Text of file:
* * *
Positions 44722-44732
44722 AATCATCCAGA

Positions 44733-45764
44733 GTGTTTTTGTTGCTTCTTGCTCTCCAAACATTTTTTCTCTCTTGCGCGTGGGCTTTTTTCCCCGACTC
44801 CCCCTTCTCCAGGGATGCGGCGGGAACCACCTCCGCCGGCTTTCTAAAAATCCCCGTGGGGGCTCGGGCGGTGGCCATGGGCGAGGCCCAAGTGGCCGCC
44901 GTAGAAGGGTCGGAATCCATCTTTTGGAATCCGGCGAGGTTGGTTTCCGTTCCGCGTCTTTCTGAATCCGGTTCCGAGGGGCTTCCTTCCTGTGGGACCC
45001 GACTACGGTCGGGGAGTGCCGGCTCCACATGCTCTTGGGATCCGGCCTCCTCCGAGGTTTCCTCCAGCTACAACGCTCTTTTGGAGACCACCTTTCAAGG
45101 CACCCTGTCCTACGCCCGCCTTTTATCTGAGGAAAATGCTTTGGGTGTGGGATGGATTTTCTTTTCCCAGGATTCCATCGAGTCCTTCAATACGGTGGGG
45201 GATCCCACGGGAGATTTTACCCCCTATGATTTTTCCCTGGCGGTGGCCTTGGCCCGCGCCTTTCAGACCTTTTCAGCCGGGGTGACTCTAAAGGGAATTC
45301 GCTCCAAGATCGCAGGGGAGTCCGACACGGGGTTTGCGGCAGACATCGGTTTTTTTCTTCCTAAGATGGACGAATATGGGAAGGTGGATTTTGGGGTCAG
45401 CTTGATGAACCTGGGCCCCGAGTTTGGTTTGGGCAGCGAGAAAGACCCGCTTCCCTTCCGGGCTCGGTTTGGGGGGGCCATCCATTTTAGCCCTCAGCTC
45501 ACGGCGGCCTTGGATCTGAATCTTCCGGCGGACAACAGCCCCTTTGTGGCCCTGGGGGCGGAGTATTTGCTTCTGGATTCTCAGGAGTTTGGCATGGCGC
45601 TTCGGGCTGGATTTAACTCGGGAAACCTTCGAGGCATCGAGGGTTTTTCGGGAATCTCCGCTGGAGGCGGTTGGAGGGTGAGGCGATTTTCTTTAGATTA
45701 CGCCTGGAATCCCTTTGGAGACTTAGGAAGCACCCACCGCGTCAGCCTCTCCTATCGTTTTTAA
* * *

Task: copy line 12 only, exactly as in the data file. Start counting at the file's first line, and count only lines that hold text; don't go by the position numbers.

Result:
45501 ACGGCGGCCTTGGATCTGAATCTTCCGGCGGACAACAGCCCCTTTGTGGCCCTGGGGGCGGAGTATTTGCTTCTGGATTCTCAGGAGTTTGGCATGGCGC